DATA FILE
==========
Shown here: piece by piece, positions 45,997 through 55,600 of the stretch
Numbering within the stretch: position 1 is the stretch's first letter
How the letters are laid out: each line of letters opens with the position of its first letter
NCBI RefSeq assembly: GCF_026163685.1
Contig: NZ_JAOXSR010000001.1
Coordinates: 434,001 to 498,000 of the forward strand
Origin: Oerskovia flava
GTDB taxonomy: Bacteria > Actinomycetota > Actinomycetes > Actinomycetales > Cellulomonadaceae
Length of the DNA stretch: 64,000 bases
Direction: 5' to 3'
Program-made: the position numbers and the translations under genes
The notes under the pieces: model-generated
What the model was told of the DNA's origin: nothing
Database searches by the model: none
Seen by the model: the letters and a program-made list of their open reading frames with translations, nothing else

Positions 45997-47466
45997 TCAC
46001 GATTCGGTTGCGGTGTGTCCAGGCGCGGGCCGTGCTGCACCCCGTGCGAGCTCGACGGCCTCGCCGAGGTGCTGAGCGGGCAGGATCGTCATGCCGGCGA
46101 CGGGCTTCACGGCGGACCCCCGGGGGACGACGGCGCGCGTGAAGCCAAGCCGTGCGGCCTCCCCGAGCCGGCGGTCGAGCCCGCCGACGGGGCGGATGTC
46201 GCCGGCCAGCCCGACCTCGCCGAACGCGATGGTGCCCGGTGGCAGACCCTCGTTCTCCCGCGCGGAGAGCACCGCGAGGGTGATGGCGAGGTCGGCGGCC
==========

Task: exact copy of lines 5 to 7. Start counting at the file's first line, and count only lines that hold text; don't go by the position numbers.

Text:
Contig: NZ_JAOXSR010000001.1
Coordinates: 434,001 to 498,000 of the forward strand
Origin: Oerskovia flava